“…Flying Officer Nirmal Jit Singh Sekhon, son of Warrant Officer (Hon. Flt. Lt.) Trilok Singh Sekhon, was born on 17 July 1943, in Ludhiana, Punjab. He was commissioned into the Indian Air Force on 04 June 1967. During the 1971 Indo-Pak War, Fg. Off. Sekhon was with No.18 Flying Bullets Squadron flying the Gnat fighter based at Srinagar. In accordance with the international agreement dating back to 1948, no air defence aircraft were based at Sirinagar, until the outbreak of hostilities with Pakistan.
Fg. Off. Sekhon was, therefore, unfamiliar with the terrain and was not acclimatised to the altitude of Srinagar, especially with the bitter cold and biting winds of the Kashmir winter. Nevertheless, from the onset of the war, he and his colleagues fought successive waves of intruding Pakistani aircraft with valour and determination, maintaining the high reputation of the Gnat aircraft. Early morning on 14 December 1971, Srinagar airfield was attacked by a wave of six enemy F-86 Sabre aircraft. Flying Officer Sekhon was on readiness duty at the time. However, he could not take off at once because of the clouds of dust raised by another aircraft which had just taken off. By the time the runway was fit for take off, no fewer than six enemy aircraft were overhead, and strafing of the airfield was in progress.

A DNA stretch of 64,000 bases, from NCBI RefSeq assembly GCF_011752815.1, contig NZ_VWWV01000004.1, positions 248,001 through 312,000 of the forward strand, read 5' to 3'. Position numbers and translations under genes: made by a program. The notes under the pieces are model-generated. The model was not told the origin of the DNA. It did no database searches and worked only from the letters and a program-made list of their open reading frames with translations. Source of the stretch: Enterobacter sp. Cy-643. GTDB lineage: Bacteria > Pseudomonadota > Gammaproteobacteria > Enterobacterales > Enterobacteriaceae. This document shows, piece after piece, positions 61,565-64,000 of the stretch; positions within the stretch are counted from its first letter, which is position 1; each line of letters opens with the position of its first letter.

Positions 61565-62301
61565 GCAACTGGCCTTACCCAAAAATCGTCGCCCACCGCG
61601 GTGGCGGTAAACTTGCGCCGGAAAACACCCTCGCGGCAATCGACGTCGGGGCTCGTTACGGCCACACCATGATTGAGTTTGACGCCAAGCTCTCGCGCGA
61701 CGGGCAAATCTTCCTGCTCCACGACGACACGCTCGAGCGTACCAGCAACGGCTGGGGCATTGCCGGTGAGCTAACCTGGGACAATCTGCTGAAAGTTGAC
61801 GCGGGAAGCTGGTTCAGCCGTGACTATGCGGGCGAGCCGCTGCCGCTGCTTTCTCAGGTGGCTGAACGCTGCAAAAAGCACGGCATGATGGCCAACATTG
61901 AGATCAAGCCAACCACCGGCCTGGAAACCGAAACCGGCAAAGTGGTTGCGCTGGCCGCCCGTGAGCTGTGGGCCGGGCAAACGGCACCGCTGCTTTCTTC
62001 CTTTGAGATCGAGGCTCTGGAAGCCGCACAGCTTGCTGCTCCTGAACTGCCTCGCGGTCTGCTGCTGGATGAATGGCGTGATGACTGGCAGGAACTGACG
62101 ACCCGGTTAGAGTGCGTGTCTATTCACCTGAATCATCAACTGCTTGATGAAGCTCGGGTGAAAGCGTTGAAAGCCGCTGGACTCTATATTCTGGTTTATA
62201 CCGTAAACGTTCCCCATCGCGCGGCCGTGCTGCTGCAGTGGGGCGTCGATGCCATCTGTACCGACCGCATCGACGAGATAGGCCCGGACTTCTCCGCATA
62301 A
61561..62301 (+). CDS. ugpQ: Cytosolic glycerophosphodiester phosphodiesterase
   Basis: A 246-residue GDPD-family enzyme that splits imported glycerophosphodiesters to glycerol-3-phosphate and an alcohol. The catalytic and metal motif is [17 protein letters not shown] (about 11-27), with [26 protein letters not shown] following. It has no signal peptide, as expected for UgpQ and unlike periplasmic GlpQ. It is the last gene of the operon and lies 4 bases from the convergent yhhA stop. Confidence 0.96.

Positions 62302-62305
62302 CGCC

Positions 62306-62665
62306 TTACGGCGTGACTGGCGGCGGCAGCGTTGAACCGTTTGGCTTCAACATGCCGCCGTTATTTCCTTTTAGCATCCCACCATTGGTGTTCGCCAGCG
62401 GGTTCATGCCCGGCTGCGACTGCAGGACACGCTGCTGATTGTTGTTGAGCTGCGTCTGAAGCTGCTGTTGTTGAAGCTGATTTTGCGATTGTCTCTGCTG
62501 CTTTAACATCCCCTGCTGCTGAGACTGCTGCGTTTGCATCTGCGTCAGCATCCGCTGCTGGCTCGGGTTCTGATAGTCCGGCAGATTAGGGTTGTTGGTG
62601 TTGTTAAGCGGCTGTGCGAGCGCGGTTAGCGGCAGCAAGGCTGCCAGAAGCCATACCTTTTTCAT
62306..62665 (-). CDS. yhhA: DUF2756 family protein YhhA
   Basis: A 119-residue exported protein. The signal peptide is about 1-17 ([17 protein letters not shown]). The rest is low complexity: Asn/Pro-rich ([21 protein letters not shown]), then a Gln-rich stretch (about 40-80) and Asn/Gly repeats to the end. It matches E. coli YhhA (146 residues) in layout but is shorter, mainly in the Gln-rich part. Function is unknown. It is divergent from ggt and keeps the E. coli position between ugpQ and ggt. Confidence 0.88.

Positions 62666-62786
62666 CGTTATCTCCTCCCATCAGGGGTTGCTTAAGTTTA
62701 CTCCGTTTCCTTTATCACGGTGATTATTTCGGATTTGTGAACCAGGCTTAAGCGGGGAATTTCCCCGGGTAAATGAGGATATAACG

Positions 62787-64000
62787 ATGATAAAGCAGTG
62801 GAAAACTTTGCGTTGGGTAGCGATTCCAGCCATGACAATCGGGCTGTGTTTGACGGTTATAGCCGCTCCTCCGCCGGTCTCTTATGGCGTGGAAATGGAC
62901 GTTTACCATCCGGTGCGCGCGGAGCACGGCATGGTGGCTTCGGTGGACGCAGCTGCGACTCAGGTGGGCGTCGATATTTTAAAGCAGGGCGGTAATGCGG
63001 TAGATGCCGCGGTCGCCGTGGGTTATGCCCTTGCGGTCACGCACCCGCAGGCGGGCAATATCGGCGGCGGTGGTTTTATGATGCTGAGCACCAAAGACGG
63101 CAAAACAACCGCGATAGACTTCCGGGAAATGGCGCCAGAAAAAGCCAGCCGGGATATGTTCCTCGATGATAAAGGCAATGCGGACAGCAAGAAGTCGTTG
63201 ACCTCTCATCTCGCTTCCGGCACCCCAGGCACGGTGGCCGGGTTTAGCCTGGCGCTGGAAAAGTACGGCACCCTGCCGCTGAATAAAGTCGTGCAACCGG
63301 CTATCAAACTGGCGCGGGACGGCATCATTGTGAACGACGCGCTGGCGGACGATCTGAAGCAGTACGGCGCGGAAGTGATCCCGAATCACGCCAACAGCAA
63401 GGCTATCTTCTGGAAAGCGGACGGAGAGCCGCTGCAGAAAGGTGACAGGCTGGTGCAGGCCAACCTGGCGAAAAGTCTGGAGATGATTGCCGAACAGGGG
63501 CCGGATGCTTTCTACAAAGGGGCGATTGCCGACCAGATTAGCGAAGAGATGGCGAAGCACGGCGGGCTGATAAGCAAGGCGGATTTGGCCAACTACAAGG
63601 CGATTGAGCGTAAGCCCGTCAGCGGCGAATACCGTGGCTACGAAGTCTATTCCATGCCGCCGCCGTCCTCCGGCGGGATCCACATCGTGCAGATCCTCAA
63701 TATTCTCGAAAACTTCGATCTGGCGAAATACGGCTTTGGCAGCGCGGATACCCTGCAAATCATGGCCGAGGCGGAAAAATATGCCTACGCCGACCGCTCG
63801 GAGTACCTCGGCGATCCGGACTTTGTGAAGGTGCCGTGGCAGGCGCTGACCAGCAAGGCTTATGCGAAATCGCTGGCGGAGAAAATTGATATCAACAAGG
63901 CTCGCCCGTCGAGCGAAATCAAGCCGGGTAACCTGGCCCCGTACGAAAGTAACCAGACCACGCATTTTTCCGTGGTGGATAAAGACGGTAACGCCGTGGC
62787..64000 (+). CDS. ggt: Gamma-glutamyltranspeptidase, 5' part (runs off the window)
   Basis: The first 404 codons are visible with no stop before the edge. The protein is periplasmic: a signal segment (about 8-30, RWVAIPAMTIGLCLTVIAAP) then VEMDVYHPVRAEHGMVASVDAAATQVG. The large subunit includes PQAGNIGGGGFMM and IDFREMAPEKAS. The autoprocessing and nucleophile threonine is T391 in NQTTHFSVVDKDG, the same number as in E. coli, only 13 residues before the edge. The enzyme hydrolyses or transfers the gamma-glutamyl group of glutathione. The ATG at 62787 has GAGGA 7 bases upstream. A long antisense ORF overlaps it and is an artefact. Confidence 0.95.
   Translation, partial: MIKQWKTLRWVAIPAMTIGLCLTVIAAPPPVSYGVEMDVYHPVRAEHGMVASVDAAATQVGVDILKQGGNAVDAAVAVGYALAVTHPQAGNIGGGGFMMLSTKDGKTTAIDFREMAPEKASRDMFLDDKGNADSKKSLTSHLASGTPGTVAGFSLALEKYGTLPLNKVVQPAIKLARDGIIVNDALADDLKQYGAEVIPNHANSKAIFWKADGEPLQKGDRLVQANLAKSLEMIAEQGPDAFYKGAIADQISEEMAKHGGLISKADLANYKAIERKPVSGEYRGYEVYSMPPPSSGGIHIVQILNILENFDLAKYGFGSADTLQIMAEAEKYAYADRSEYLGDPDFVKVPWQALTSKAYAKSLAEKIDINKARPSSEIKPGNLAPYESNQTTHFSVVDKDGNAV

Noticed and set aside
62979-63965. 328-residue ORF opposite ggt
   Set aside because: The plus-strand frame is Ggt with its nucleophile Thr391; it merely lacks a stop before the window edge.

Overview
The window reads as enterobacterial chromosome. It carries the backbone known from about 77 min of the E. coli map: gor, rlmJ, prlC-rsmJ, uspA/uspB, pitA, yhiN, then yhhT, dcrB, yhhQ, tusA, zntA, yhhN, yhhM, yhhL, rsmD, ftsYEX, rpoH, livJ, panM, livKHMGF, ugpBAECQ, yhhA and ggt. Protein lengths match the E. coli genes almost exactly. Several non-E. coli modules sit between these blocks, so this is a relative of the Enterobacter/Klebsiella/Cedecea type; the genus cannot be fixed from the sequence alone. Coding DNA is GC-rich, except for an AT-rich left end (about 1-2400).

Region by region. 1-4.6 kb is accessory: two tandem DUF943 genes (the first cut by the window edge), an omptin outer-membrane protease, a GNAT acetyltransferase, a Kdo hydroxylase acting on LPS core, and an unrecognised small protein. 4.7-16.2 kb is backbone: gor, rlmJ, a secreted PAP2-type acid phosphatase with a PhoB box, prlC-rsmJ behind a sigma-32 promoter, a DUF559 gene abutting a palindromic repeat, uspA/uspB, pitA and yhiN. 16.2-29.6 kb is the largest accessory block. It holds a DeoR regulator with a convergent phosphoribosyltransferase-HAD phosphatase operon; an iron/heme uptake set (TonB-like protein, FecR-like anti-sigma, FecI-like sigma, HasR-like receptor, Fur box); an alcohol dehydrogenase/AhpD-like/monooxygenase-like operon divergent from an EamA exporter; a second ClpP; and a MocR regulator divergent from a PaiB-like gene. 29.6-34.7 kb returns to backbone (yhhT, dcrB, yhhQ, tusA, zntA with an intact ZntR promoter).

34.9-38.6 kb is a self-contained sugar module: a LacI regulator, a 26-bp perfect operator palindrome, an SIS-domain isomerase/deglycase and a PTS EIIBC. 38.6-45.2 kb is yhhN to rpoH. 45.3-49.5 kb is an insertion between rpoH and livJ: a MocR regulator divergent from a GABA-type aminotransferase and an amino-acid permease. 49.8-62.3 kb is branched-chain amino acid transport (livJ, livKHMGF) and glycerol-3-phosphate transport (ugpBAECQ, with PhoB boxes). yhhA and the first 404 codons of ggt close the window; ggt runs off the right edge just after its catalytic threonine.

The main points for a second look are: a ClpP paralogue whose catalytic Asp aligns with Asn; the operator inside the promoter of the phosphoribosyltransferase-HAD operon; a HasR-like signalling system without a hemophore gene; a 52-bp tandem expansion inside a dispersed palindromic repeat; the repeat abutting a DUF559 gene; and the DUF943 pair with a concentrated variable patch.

Nevertheless, in-spite of the mortal danger of attempting to take off during an attack, and in-spite of the odds against him, he took off and immediately engaged a pair of the attacking Sabres. He succeeded in damaging two of the enemy aircraft. In the fight that followed, at tree top height, he all but held his own, but was eventually overcome by sheer weight of numbers. His aircraft crashed and he was killed.